Asperger’s Children

by Edith Sheffer, Norton, 320pp, £20

The historian Michael Burleigh’s book Death and Deliverance, a detailed indictment of the Nazi euthanasia programme, known as T-4 from its Berlin address, provides the background to this new work by Edith Sheffer. She examines the career of the Austrian doctor Hans Asperger, who gave his name to a form of high-functioning autism, and adds detail to Burleigh’s earlier research. The result is a devastating critique of the Viennese medical profession under the Third Reich.

Dealing with the deliberate mistreatment – sometimes the killing – of children in a designated hospital, the Am Spiegelgrund clinic in Vienna’s suburbs, it makes particularly painful reading. The author shows how the medical establishment, purged of its large Jewish element, swore a loyalty oath to Hitler. She records that, depressingly, “Medicine came to be one of the most Nazified professions in the Third Reich.”

What especially taints the name of Asperger is that his diagnosis of “autistic psychopathy” was deeply influenced by Nazi values. His now famous 1944 paper on autism was discovered and publicised in 1981 by a British psychiatrist who named the condition “Asperger’s syndrome”. The paper described young people who appeared to be closed in on themselves, lacking in the Nazi virtue of Gemüt: a sense of collective belonging, community feeling or social spirit.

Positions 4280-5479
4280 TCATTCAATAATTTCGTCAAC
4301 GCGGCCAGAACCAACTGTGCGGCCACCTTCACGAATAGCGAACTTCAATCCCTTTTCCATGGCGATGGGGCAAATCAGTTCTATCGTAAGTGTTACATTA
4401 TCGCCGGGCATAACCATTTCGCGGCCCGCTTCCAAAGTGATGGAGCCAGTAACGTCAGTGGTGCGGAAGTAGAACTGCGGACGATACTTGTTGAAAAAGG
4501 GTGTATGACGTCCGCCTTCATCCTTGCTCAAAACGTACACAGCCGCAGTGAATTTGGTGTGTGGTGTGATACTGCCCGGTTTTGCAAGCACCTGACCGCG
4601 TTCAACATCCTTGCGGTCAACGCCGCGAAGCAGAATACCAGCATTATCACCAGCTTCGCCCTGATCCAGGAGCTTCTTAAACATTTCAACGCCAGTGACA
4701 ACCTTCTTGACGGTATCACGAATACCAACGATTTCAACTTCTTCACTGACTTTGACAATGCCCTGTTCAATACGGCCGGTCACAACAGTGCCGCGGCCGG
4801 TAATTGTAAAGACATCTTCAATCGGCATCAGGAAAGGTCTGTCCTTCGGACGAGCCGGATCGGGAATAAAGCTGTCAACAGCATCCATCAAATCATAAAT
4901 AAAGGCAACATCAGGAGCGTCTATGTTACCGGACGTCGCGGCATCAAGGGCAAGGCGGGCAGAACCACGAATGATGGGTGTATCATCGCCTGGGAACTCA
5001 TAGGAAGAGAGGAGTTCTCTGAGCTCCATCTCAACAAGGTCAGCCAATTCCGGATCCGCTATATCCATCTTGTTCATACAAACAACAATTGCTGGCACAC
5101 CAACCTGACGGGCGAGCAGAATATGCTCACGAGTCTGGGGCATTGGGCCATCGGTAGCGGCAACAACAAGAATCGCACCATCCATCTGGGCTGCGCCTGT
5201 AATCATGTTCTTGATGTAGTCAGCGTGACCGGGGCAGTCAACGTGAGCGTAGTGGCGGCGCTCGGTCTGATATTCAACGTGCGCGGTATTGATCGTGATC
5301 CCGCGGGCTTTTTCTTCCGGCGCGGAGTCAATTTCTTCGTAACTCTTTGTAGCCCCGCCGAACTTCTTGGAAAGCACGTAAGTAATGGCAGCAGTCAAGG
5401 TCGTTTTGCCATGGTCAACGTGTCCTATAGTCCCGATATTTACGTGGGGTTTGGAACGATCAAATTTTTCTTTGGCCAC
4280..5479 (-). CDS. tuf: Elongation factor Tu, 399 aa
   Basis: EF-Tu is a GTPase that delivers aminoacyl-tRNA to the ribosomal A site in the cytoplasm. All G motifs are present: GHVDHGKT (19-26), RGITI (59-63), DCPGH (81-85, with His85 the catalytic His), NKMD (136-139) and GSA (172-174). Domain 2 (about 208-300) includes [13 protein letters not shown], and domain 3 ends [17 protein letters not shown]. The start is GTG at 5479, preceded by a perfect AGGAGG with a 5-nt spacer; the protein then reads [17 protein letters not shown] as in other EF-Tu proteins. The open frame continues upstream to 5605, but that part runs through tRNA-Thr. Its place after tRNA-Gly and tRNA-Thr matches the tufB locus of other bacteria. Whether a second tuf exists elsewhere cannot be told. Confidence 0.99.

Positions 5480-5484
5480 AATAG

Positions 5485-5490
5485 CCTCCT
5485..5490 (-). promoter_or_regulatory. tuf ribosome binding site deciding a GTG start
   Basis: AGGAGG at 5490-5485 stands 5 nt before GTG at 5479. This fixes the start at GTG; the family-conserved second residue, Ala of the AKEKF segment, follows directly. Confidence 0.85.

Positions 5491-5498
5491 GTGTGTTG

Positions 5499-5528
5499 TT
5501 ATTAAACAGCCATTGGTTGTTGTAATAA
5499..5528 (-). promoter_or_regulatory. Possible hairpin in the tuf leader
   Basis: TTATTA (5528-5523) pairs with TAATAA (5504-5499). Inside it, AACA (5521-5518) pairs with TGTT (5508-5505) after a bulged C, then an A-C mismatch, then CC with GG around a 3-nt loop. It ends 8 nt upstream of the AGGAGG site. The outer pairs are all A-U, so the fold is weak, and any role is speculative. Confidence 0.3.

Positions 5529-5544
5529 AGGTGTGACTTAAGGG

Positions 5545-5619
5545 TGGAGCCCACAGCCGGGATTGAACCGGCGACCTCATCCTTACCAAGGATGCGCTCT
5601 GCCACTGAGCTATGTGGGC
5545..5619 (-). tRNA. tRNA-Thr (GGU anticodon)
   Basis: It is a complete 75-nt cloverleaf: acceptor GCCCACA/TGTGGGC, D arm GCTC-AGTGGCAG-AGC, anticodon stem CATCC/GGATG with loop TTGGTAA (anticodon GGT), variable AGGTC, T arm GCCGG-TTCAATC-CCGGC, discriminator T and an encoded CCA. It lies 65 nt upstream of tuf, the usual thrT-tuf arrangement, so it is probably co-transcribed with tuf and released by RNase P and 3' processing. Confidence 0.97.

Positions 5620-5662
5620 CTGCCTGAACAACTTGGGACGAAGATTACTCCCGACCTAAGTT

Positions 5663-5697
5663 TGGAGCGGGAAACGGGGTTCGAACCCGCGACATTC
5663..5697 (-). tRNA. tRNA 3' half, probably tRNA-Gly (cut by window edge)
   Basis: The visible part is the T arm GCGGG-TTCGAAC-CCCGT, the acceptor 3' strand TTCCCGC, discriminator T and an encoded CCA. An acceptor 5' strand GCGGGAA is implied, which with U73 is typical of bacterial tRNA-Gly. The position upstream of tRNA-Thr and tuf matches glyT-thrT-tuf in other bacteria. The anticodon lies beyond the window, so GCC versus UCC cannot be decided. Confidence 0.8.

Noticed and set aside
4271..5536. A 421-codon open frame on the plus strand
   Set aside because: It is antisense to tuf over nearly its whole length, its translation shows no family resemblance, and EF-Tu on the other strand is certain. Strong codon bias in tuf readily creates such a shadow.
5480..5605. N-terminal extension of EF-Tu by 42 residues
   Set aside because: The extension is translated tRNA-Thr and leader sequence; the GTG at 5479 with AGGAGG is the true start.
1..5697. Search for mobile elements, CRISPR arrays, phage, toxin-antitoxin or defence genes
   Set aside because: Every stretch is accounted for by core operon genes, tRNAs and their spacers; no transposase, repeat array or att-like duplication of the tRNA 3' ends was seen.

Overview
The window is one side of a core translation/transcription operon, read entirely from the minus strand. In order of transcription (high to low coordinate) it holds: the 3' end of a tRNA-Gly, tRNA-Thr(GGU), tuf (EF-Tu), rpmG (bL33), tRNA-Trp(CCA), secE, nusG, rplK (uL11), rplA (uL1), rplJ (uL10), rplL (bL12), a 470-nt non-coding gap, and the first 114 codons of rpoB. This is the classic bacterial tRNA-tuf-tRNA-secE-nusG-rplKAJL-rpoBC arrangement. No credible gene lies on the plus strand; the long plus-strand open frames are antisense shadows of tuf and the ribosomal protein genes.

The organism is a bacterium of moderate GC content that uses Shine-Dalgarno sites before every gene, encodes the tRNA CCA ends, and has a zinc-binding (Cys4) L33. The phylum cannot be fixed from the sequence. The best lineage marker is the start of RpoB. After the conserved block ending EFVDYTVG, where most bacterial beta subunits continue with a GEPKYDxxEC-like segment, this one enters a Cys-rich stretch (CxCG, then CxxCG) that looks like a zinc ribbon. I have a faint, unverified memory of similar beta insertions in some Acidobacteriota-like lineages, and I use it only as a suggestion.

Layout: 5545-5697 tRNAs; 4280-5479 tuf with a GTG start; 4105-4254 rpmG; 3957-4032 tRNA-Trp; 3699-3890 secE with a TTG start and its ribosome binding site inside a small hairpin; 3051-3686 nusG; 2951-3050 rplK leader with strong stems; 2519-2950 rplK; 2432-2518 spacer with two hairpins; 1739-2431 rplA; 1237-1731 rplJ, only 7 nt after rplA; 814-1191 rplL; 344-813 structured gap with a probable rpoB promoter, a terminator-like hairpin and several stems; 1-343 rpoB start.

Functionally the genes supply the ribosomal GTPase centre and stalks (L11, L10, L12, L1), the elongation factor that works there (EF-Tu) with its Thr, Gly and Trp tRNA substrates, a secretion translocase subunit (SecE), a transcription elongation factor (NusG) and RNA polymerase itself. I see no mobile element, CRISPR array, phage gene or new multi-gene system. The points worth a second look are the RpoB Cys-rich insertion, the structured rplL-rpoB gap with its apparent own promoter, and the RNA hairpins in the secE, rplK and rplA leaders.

The description came to include children and adolescents who, by today’s standards, would not be considered autistic at all. They simply lacked the ability to adapt to organisations such as the Hitler Youth because of behavioural problems, often influenced by poor, inadequate or neglected backgrounds. Typically brutal, the Nazi attitude was that one either merged with das Volk or was purged.

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